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The Battle of Hampton Roads commenced on the morning of March 8 when the Merrimack steamed into the roads under the command of Flag Officer Franklin Buchanan and headed directly for the Union squadron. It opened fire on the Cumberland, which along with the Congress returned fire, but the rounds bounced off the Merrimack's iron plates.

The Merrimack then rammed and sunk the Cumberland, but not before nearly sinking herself when her ram got stuck in the enemy ship's hull. The ram broke off and Buchanan then turned his sights on the Congress, which was then grounded in shallow waters on orders of its captain and surrendered.

The Merrimack was not unscathed. Shots from Union ships had riddled her smokestack, further reducing her already low speed. Two of her guns were disabled and several armor plates had been loosened.

The Monitor, which had been rushed to Hampton Roads to try to protect the Union fleet, appeared the next day. At the helm was Lieutenant Catesby ap Roger Jones, who was tasked with protecting the grounded Minnesota. Buchanan had been wounded, and Lieutenant John L. Worden commanded the Merrimack as she again steamed into the roads and headed toward the Minnesota.

Worden at first ignored the Confederate ironclad, but realized that he had to fight her and positioned the Monitor between the Merrimack and Minnesota.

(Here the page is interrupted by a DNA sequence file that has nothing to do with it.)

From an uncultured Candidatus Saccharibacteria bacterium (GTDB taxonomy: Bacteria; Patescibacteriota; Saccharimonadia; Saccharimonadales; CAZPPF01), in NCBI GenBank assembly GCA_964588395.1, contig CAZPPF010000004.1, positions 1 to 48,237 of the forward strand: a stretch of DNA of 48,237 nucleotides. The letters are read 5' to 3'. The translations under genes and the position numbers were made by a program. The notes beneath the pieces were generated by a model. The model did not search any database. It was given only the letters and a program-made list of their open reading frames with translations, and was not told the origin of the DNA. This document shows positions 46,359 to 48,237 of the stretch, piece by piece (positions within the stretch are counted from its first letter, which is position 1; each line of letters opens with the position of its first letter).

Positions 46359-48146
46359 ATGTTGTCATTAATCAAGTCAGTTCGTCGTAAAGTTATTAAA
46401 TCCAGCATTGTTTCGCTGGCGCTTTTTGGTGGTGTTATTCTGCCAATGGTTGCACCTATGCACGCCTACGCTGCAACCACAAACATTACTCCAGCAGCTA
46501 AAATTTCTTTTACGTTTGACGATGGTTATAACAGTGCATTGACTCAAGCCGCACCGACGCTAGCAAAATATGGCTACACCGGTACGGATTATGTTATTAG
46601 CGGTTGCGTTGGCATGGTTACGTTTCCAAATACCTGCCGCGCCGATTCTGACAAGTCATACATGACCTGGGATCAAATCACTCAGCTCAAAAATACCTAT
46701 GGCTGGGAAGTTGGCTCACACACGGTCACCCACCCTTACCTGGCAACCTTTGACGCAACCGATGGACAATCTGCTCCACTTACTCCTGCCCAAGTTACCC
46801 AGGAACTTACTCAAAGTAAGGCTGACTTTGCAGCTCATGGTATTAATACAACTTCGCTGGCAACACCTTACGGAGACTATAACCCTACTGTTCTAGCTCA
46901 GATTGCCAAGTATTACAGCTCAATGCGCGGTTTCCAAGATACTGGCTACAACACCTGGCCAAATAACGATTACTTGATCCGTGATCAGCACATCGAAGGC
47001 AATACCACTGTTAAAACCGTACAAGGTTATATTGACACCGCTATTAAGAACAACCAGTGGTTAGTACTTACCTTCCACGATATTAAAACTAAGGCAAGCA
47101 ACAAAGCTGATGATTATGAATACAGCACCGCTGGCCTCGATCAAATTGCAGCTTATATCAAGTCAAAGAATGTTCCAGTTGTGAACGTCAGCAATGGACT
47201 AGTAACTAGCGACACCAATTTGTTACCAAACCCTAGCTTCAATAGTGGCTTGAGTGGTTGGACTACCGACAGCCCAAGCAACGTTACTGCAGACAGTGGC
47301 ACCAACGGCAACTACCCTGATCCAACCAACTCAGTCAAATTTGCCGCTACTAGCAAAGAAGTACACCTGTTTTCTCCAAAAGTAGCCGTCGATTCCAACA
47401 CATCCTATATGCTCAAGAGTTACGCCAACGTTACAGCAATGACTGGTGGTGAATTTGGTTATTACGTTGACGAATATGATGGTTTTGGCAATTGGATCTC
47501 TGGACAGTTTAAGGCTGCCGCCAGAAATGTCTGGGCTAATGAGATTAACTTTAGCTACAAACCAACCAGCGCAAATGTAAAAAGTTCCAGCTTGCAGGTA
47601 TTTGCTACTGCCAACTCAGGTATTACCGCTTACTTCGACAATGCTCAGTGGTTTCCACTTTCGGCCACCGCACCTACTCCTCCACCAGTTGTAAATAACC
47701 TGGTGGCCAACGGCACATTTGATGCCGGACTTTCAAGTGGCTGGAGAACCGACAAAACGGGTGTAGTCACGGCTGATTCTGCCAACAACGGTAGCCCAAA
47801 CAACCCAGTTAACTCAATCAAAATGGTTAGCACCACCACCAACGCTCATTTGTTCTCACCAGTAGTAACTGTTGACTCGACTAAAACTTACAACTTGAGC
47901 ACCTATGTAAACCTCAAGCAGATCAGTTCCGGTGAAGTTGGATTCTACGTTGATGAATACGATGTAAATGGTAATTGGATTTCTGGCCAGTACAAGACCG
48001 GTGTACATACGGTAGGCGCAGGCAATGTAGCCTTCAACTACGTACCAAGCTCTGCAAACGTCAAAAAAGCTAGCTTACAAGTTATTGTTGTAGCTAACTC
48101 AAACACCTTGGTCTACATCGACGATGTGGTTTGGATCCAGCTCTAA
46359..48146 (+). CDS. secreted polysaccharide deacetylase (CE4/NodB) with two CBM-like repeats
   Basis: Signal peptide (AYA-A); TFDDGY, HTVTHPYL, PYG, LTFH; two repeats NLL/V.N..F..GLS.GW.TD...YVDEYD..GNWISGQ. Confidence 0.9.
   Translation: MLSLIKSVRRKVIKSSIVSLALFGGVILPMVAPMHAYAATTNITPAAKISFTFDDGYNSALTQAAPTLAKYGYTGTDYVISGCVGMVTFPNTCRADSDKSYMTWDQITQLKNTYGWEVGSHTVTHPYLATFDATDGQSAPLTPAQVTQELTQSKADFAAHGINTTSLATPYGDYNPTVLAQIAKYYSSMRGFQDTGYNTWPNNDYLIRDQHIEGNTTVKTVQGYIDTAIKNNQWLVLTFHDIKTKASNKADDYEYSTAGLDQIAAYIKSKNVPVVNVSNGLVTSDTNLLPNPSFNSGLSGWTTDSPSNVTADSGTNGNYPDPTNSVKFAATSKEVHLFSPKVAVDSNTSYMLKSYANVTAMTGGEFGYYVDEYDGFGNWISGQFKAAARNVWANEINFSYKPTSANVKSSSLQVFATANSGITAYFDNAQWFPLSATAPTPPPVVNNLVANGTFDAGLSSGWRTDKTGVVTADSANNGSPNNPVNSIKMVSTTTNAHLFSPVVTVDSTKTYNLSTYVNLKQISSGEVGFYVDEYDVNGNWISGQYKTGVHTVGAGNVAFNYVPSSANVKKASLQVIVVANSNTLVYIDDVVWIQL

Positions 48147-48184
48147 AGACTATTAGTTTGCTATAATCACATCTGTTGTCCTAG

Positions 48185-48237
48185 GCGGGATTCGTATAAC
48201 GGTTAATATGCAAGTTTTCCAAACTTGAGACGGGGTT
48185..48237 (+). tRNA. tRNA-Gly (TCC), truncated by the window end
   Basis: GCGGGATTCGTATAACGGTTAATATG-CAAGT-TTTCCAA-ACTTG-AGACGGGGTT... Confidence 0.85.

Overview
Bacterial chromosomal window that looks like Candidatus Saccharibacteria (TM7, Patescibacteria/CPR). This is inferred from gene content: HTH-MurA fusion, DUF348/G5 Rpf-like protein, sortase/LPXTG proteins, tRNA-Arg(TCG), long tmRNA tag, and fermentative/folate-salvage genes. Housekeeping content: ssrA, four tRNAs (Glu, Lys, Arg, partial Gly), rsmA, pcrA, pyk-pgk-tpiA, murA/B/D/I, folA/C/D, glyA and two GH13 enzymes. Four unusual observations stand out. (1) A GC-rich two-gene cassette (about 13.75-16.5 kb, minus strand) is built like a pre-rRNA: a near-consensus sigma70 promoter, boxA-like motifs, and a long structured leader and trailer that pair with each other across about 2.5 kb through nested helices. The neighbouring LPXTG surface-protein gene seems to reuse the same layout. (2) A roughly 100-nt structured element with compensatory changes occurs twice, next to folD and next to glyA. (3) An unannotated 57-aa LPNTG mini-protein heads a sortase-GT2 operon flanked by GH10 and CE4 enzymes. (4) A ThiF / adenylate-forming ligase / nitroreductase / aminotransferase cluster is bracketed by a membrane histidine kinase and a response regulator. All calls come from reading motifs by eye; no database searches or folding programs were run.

Over the next several hours, the ships essentially fought to a draw. The armor of both proved to be adequate and the battle ended only when a chance shell from the Merrimack hit the Monitor's pilot house, temporarily blinding Worden. In the ensuing confusion, Jones thought the Monitor was withdrawing. With the Minnesota out of reach because of the rising tide, the Merrimack withdrew.

Both sides claimed victory, but it was the Merrimack that finally was to be vanquished.

The Monitor remained on station, while the Confederate ironclad spent a month in drydock being repaired before it ventured out again. Over several weeks of posturing, the ships unsuccessfully tried to goad each other into attacking and the Confederacy decided to move the Merrimack up the James to the vicinity of Richmond after it was determined that Norfolk was of little strategic value because the blockade had held.

Without first consulting his superiors, Confederate Major General Benjamin Huger abandoned Norfolk on May 9, leaving the Merrimack stranded because her draft was too great to permit her to pass up the river. Rather than allow her to be captured or sunk by the Union, the ship was destroyed.

The Monitor also did not survive the war. While being towed to North Carolina on Christmas Day 1862 to take part in the blockade at Beautfort, she took on water in heavy seas and had to be abandoned.

* * * * *

While the showdown had settled nothing, the Monitor became the prototype for similar ships in several navies.

Lincoln ordered many more built, including smaller river monitors that played key roles in future battles on the Mississippi and James. Britain, France and Russia embarked on crash programs in what came to be known as "Monitor-mania," and the revolving turret design was to inspire future warships, including the modern battleship.

IMAGES (From top): Welles; Mallory; Merrimack; Monitor; Map of events at Hampton Roads; Merrimack rams Cumberland, Monitor and Merrimack fight to draw.